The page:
1: This version of the answer was self-censored by the original author of this post due to popular request. A more detailed explanation is found in version 15 in the edit history. Do not go there and read that version if you are easily offended.
Yes, the German soldiers were being paid after June 6, 1944.
Consider the case of the Merkers mine, where most of the gold reserves of Germany, plus a lot of looted artwork and precious metals, plus a substantial amount of printed Reichsmark and the plates to print them, had been moved not long before the Reichsbank in Berlin (the normal repository for Germany's financial reserves) had been destroyed by bombing. Third Army overran this area and were told about the contents of the mine by French and Polish workers who had moved the contents into the mine. This prompted considerable interest from high command.
Eisenhower and Patton were touring the mine, guided by Col Bernard Bernstein, deputy chief of the financial division of SHAEF, who had been detailed to supervise the safeguarding and inventorying of the mine.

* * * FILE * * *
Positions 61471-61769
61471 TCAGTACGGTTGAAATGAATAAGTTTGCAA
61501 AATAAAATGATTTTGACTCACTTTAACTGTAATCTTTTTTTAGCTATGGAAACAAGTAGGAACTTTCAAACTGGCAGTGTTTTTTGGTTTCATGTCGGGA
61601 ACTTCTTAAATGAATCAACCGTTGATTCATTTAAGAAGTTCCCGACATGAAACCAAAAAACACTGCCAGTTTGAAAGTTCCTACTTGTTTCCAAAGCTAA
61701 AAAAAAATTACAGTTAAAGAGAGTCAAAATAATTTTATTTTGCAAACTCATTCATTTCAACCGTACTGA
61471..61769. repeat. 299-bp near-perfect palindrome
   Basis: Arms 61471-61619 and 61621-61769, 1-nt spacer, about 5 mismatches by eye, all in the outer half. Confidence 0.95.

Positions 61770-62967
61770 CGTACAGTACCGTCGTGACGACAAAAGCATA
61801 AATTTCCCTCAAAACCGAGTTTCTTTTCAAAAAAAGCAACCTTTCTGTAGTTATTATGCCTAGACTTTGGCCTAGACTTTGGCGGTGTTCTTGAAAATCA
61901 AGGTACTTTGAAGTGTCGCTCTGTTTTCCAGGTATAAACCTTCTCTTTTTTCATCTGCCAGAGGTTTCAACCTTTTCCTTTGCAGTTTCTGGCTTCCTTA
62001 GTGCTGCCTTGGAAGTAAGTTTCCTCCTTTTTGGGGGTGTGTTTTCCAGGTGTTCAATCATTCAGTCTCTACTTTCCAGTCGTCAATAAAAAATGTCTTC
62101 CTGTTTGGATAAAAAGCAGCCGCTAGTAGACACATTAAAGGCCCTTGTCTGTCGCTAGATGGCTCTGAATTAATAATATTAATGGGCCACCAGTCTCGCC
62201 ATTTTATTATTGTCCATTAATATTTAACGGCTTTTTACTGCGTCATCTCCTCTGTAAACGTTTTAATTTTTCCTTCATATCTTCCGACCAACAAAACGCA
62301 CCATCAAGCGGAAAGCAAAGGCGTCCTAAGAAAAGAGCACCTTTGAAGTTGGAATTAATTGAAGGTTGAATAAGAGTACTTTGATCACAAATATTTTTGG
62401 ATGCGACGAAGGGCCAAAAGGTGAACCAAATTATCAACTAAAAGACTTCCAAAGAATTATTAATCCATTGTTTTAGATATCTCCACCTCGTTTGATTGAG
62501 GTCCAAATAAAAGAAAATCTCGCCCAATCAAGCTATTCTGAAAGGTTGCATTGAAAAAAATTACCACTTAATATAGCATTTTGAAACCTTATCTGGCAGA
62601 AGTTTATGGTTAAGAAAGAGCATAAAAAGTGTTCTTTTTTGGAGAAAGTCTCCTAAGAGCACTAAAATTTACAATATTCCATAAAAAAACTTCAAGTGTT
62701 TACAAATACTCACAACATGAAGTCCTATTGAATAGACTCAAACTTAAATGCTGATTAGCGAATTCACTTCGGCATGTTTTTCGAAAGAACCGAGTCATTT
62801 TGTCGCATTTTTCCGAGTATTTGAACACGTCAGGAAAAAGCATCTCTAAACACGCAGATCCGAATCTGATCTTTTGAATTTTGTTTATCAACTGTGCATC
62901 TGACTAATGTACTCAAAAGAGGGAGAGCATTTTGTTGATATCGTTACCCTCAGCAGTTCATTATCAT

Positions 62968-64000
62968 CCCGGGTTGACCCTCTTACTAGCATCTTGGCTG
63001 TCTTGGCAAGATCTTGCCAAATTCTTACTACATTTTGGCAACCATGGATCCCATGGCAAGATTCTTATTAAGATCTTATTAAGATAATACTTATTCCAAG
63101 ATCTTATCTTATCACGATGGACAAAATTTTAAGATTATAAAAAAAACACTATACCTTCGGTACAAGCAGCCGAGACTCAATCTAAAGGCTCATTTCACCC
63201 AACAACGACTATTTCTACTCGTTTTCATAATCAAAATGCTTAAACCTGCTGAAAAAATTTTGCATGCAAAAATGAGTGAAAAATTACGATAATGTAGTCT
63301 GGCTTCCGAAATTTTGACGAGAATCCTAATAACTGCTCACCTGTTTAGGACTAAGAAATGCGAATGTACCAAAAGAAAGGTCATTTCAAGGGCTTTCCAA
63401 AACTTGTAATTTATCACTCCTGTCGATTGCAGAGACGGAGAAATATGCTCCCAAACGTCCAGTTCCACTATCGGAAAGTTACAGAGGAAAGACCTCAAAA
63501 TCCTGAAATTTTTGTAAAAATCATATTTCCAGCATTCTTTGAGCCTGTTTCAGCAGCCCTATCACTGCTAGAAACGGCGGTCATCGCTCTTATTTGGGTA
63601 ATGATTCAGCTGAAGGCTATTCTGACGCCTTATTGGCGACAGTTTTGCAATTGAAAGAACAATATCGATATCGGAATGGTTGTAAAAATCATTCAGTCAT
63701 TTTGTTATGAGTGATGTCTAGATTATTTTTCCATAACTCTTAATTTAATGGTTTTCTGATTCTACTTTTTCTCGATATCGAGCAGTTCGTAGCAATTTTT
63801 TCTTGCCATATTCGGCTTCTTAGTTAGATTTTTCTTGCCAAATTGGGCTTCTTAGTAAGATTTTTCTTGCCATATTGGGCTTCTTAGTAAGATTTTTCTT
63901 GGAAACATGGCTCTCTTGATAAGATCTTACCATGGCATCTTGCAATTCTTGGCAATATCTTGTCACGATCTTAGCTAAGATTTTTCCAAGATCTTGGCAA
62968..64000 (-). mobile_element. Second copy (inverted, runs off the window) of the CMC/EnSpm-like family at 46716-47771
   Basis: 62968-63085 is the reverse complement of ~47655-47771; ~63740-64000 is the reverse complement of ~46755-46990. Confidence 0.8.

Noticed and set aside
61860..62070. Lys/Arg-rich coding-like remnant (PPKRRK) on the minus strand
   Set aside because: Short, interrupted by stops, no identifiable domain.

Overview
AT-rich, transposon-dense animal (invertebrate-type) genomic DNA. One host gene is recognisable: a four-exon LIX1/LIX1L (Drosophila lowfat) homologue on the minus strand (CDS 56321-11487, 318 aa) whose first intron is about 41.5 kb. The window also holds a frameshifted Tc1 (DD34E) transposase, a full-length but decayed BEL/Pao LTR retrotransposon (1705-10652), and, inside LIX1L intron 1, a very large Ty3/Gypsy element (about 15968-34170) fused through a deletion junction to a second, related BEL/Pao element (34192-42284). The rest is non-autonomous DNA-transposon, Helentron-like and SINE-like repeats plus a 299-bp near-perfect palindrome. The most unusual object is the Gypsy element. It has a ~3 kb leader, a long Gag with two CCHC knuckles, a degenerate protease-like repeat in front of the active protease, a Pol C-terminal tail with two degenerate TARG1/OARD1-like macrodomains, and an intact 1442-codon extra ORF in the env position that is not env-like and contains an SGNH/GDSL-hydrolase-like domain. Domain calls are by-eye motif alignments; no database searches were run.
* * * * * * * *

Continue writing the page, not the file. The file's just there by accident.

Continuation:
Bernstein also showed the generals the art treasures, plates the Reichsbank used for the printing of the Reichsmark currency, and the currency itself. While they were looking at the latter, a German official said that they were the last reserves in Germany and were badly needed to pay the German army.
So, yes, the soldiers were being paid in Reichsmark right up until the monetary reserves of Germany were captured.
It is my understanding that while the regular Wehrmacht soldiers were generally entitled to pay and pensions, members of the SS and Waffen-SS were not. The SS was declared a criminal organisation during the Nuremberg trials and so all payments and service was stopped at that point. Conscripts, after 1943, were exempt from the declaration of criminal activity.
Stein, George (2002) . The Waffen-SS: Hitler's Elite Guard at War 1939-1945. Cerberus Publishing. ISBN 978-1841451008.
German POW asks: 'Why did America give their young men for us?'
German World War II veteran Paul Golz, 94, reflects on his time fighting at Normandy while at home in Pleiserhohn, Germany, on April 23, 2019. In June 1944, Golz was a 19-year-old private when he was captured by the Americans three days after D-Day. Jennifer H. Svan/Stars and Stripes BUY
KOENIGSWINTER, Germany &ndash Paul Golz was a 19-year-old German private when he was captured by the Americans in a Normandy field, three days after the D-Day invasion.
Golz says it was a stroke of luck that changed the trajectory of his life.
Being a prisoner of war in America for two years beat being a soldier in Germany, where Golz had avoided the hellish eastern front and refused to join the Waffen-SS, which after World War II was deemed a criminal organization for its atrocities.